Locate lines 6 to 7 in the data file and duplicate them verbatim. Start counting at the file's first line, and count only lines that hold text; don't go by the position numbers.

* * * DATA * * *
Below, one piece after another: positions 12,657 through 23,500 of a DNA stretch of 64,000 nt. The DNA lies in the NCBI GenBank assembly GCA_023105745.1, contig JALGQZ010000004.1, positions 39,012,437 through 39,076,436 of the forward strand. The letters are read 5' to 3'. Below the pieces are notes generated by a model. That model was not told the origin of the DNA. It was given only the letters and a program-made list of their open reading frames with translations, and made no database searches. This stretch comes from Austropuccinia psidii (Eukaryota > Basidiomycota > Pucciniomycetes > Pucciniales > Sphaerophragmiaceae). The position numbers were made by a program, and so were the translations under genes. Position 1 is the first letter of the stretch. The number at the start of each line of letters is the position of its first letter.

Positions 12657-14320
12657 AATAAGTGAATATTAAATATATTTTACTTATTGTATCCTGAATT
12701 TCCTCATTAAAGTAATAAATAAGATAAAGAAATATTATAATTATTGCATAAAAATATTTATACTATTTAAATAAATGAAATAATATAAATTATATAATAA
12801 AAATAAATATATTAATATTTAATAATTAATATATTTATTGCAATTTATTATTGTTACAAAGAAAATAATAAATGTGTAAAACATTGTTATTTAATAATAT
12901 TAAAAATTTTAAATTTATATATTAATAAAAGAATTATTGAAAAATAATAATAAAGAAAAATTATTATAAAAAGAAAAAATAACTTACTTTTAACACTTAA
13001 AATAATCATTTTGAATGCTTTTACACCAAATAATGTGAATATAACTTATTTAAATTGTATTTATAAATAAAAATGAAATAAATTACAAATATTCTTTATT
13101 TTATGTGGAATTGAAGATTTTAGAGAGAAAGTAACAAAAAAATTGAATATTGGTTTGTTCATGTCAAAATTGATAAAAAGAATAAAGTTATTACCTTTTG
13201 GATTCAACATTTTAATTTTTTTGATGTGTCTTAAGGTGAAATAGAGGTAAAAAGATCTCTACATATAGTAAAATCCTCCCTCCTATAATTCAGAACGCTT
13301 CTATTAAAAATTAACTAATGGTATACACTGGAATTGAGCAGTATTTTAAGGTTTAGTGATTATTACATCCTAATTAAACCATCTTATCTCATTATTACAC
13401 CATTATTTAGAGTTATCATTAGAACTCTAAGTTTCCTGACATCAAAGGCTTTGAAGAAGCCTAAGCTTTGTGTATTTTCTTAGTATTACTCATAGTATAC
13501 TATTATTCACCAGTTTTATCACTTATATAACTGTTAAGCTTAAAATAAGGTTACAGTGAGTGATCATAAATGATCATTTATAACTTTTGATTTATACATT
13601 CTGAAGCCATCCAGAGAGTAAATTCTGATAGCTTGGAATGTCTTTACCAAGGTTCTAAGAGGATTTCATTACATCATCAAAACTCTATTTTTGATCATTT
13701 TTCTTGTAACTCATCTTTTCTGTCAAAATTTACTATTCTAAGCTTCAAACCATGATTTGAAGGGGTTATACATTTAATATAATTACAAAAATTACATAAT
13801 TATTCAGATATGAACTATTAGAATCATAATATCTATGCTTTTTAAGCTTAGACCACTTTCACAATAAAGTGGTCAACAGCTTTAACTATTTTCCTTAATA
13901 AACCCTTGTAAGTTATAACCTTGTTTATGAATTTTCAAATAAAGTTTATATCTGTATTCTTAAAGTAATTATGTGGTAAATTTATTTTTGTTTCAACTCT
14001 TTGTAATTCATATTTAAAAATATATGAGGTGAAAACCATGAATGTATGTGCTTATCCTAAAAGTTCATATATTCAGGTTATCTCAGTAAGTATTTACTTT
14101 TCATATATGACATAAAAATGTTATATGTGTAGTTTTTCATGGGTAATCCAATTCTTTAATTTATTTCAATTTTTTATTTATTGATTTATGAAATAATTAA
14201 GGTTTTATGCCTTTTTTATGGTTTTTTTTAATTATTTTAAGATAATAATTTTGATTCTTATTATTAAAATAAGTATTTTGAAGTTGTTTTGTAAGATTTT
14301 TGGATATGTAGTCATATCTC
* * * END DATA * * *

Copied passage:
12901 TAAAAATTTTAAATTTATATATTAATAAAAGAATTATTGAAAAATAATAATAAAGAAAAATTATTATAAAAAGAAAAAATAACTTACTTTTAACACTTAA
13001 AATAATCATTTTGAATGCTTTTACACCAAATAATGTGAATATAACTTATTTAAATTGTATTTATAAATAAAAATGAAATAAATTACAAATATTCTTTATT